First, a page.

It shows clearly that public spending following the Great Recession is the slowest on record, and as of the second quarter of 2013 stood roughly 15 percent below what it would have been had it simply matched historical averages. This spending austerity has enormous economic consequences—if public spending since 2009 had matched typical business cycles, this spending would be roughly $550 billion higher today, and more than 5 million additional people would have jobs (and most of these would be in the private sector). In fact, this extreme cutback in public spending can entirely explain why the recovery from the Great Recession has been so sluggish compared to recoveries following previous recessions.Is it any surprise that finally, the public has noticed.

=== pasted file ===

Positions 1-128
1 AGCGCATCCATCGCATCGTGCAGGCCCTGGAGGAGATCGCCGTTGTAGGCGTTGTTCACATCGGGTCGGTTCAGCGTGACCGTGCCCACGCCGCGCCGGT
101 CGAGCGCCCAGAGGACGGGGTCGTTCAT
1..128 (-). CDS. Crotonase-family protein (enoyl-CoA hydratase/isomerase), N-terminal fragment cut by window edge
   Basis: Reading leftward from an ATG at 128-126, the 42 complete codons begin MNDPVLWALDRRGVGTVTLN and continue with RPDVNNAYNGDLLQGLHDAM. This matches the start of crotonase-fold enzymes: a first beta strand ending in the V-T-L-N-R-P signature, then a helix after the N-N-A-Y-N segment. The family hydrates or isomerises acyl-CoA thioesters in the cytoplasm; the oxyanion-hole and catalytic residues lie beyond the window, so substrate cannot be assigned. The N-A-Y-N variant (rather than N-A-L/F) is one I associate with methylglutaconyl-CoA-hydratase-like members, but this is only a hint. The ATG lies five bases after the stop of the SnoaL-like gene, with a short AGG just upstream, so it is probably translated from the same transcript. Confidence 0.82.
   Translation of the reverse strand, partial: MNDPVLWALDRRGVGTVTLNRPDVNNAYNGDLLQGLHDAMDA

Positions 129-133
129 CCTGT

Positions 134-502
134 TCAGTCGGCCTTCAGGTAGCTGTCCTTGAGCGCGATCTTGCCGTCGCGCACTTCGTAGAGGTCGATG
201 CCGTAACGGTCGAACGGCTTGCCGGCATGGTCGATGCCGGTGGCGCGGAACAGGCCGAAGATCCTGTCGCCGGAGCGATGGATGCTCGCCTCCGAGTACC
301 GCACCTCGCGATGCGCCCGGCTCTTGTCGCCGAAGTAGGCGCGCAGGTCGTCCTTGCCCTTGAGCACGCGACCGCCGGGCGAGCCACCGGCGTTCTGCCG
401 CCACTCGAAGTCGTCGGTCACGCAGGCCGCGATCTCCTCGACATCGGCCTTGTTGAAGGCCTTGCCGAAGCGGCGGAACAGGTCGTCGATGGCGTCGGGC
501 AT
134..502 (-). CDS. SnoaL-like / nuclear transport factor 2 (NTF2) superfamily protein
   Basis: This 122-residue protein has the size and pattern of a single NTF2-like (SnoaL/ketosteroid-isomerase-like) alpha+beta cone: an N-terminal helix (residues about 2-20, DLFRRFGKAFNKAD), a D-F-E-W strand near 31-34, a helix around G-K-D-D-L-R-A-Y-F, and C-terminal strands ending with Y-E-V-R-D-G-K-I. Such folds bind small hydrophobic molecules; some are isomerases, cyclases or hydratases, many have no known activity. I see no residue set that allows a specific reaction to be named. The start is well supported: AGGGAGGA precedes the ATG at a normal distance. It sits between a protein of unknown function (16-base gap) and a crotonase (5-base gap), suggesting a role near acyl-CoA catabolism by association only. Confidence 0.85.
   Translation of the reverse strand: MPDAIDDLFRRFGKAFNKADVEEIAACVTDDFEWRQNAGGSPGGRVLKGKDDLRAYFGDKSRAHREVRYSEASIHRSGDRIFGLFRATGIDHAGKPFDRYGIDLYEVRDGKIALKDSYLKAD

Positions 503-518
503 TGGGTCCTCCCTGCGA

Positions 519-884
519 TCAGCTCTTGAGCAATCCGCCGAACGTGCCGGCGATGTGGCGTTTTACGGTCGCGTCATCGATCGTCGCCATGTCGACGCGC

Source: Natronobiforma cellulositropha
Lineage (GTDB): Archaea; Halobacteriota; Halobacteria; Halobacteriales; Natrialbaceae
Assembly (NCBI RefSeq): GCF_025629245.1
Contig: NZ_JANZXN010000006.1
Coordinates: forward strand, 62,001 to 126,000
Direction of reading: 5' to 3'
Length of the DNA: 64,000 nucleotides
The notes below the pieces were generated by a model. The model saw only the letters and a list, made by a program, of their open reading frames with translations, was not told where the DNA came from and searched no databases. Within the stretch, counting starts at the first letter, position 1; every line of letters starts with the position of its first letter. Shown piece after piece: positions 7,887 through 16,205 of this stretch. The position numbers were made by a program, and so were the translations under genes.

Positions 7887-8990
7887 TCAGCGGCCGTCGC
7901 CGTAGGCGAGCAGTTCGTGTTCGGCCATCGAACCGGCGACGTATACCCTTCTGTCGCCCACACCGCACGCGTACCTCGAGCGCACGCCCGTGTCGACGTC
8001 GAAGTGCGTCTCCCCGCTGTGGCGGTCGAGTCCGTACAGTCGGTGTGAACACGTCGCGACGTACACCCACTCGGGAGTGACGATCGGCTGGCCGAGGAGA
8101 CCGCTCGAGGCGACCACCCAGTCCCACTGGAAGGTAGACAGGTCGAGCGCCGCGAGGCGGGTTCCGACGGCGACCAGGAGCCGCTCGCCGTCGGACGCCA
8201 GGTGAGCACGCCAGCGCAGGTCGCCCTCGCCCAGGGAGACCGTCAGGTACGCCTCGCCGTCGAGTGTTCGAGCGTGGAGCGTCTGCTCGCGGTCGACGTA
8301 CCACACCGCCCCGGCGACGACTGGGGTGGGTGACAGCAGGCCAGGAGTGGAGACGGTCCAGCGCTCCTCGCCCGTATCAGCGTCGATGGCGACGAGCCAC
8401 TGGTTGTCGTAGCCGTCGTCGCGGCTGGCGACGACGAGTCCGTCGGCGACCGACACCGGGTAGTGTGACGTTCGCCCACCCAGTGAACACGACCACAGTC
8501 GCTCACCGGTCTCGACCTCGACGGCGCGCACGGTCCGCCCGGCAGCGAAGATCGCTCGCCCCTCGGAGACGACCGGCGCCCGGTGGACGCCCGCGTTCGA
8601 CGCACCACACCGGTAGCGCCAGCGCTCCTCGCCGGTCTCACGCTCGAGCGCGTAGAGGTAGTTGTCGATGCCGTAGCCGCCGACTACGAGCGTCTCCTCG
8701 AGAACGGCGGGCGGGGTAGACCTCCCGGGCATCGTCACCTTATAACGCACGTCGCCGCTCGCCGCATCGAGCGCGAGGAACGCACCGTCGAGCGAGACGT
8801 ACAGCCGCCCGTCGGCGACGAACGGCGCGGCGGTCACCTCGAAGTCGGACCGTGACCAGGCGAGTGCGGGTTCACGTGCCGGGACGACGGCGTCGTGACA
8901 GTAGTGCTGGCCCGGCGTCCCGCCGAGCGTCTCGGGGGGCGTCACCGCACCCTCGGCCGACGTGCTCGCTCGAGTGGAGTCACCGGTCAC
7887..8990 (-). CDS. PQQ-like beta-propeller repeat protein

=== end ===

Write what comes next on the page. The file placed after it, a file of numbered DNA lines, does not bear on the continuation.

And, needless to say, the latest fiscal showdown has done nothing to reverse this deeply damaging trend.
Fifty-four percent think it's bad that Republicans control the House, the poll found. That's up from 43 percent in December 2012, during the last fiscal standoff. The figure is the first time a majority thought Republican control was bad for the country since CNN started asking in December 2010.